Pressure Vessel FAQ

How do you calculate the thickness of a pressure vessel?

To calculate the thickness of a pressure vessel, you will need to use a pressure vessel design code, such as the ASME Boiler and Pressure Vessel Code (BPVC) or the EN 13445 (for vessels in Europe).

These codes provide rules and guidelines for the design, fabrication, and inspection of pressure vessels.

They specify minimum required thicknesses for various materials and construction types, based on the design pressure and temperature.

How to calculate pressure vessel thickness

To calculate the thickness of a pressure vessel using a design code, you will need to follow these steps:

  • Determine the design pressure and temperature of the vessel.
  • Select the appropriate material of construction based on the design pressure and temperature, and any other requirements (e.g., corrosion resistance).
  • Select the appropriate type of construction based on the design pressure and temperature, and any other requirements (e.g., ease of fabrication).
  • Look up the minimum required thickness for the selected material and construction type in the design code.

ASME BPVC thickness calculation

Here is an example calculation using the ASME BPVC:

Suppose we are designing a pressure vessel made of carbon steel, with a design pressure of 100 psig and a design temperature of 350°F. The vessel will have a welded construction.

According to the ASME BPVC, the minimum required thickness for a carbon steel vessel with a welded construction and a design pressure of 100 psig is given by the following equation:

t = PD/(2SE + 0.6P)

where:

  • t is the minimum required thickness (in inches)
  • P is the design pressure (in psig)
  • D is the inside diameter of the vessel (in inches)
  • S is the allowable stress for carbon steel at the design temperature (in psi)
  • E is the joint efficiency for a welded joint (assumed to be 0.85 for this example)

Suppose the inside diameter of the vessel is 36 inches. The allowable stress for carbon steel at 350°F is 12,500 psi. Plugging these values into the equation, we get:

t = (100 psig)(36 inches)/[2(12,500 psi)(0.85) + 0.6(100 psig)] = 0.72 inches

This is the minimum required thickness for the vessel, based on the design pressure and temperature and the material and construction type.

It’s important to note that this is just a simple example, and there may be additional factors that need to be considered when calculating the thickness of a pressure vessel, such as corrosion allowance, nozzle loads, and flange ratings. You will need to consult the appropriate design code for guidance on these issues.

Here are some additional details to consider when calculating the thickness of a pressure vessel:

Corrosion allowance: In addition to the minimum required thickness, you may need to consider a corrosion allowance when designing a pressure vessel. A corrosion allowance is an additional thickness added to the vessel wall to allow for corrosion over the expected service life of the vessel.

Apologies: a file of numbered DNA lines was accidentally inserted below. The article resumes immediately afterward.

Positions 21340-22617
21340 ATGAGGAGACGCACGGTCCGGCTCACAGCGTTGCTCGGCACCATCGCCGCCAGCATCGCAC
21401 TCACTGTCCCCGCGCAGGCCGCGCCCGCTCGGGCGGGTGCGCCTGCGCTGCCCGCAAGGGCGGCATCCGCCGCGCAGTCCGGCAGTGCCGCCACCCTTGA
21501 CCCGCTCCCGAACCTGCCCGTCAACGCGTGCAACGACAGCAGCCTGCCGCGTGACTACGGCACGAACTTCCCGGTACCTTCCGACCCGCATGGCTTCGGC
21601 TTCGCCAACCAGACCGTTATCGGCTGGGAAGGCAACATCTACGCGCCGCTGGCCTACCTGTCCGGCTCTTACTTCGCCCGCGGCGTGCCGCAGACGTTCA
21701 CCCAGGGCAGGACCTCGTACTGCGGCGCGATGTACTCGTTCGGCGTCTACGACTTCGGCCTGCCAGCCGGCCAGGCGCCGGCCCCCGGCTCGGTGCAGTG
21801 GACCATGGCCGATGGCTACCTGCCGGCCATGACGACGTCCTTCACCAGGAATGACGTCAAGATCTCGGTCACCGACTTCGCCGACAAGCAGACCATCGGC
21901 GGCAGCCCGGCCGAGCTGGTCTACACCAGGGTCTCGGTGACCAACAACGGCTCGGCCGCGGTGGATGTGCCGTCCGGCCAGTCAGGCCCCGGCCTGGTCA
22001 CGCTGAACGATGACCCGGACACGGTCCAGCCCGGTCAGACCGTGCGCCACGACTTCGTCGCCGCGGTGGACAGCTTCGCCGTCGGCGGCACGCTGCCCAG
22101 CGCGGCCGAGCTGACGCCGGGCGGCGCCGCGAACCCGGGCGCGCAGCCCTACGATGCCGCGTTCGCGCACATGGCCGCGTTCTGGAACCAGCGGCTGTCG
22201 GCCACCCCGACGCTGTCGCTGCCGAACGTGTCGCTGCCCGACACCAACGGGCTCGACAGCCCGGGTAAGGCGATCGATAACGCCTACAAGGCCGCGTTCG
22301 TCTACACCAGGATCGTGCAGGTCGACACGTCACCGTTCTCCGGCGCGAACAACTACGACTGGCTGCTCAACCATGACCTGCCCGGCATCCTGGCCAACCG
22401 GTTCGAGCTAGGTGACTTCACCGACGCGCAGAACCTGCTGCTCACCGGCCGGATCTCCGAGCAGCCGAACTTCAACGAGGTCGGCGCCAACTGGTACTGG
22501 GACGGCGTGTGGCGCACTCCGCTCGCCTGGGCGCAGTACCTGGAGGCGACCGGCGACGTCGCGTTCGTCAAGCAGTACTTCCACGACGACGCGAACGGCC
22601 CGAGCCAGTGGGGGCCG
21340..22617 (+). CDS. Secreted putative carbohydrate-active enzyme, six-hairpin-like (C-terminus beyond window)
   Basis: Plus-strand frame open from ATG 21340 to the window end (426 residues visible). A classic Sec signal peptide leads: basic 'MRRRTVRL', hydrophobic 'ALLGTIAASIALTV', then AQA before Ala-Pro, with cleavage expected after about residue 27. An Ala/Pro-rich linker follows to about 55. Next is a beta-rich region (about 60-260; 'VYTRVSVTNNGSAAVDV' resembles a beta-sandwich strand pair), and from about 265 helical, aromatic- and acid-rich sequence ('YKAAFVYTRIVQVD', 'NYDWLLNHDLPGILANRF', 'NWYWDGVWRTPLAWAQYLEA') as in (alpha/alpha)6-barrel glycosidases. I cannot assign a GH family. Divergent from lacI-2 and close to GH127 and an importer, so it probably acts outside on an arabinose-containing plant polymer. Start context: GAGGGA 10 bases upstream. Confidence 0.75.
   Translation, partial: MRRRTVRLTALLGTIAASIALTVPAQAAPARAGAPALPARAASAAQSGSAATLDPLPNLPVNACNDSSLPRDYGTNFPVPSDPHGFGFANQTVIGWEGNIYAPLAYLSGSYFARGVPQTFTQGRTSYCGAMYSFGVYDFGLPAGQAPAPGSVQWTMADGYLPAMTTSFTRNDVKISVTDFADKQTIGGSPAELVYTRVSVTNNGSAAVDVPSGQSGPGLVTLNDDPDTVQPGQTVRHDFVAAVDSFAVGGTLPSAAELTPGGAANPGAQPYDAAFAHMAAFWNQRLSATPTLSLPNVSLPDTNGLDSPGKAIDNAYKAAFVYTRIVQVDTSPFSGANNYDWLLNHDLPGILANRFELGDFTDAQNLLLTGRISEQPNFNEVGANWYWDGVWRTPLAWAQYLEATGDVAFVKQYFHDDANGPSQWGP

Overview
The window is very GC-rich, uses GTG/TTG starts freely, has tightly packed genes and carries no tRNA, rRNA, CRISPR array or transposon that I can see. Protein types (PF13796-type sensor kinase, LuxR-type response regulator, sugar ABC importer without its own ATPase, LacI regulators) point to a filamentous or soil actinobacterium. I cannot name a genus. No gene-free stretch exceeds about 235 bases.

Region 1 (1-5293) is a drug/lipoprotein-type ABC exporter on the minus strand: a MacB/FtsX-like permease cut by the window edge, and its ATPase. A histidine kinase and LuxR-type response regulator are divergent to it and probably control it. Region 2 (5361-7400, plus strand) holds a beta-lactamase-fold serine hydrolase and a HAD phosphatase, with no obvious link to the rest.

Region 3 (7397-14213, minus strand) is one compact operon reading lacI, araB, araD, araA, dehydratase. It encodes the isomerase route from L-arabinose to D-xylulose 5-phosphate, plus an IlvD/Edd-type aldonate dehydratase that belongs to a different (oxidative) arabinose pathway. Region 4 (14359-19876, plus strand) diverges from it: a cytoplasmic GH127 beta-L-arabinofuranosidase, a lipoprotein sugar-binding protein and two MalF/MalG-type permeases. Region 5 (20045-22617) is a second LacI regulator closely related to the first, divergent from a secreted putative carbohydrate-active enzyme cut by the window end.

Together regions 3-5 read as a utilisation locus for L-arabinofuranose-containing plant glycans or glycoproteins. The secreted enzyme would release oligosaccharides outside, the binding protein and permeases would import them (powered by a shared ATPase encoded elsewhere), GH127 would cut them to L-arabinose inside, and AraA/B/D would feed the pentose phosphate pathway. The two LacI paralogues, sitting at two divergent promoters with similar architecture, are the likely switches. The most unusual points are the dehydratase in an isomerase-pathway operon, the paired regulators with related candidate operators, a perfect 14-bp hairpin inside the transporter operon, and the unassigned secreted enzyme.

The amount of corrosion allowance needed will depend on the material of construction, the design pressure and temperature, the expected service environment (e.g., chemical exposure), and the expected service life of the vessel. The design code will provide guidance on how to calculate the corrosion allowance.

Nozzle loads: If the pressure vessel has nozzle connections (i.e., openings for pipes or other attachments), you will need to consider the loads that will be applied to these nozzles during operation. These loads can include external loads (e.g., weight of attached piping or equipment), internal loads (e.g., pressure or thermal expansion), and miscellaneous loads (e.g., wind or earthquake loads).

The design code will provide guidance on how to calculate the required thickness of the vessel at the nozzle locations to withstand these loads.

Flange ratings: If the pressure vessel has flanged connections (i.e., openings with a flange around the edge), you will need to consider the flange rating. The flange rating is the maximum allowable pressure at the flanged connection, and is typically based on the flange material, size, and rating class (e.g., 150#, 300#, 600#).

The design code will provide guidance on how to calculate the required thickness of the vessel at the flanged connection to meet the flange rating.

Factor of safety: The factor of safety (FoS) is a measure of the margin of safety in the design of a pressure vessel. It is the ratio of the minimum burst pressure (the pressure at which the vessel fails) to the design pressure.

The higher the FoS, the more conservative the design. The design code will specify a minimum required FoS for various materials and construction types.

Related post: Understanding the Pressure Vessels (Safety) Rules 1995

It’s also worth noting that the thickness calculation is just one step in the design process for a pressure vessel. There are many other factors that must be considered, including the size and shape of the vessel, the type of closure (e.g., flanged or threaded), the type of nozzle connections, and the type of support (e.g., saddle or legs). You will need to consult the appropriate design code for guidance on these issues.

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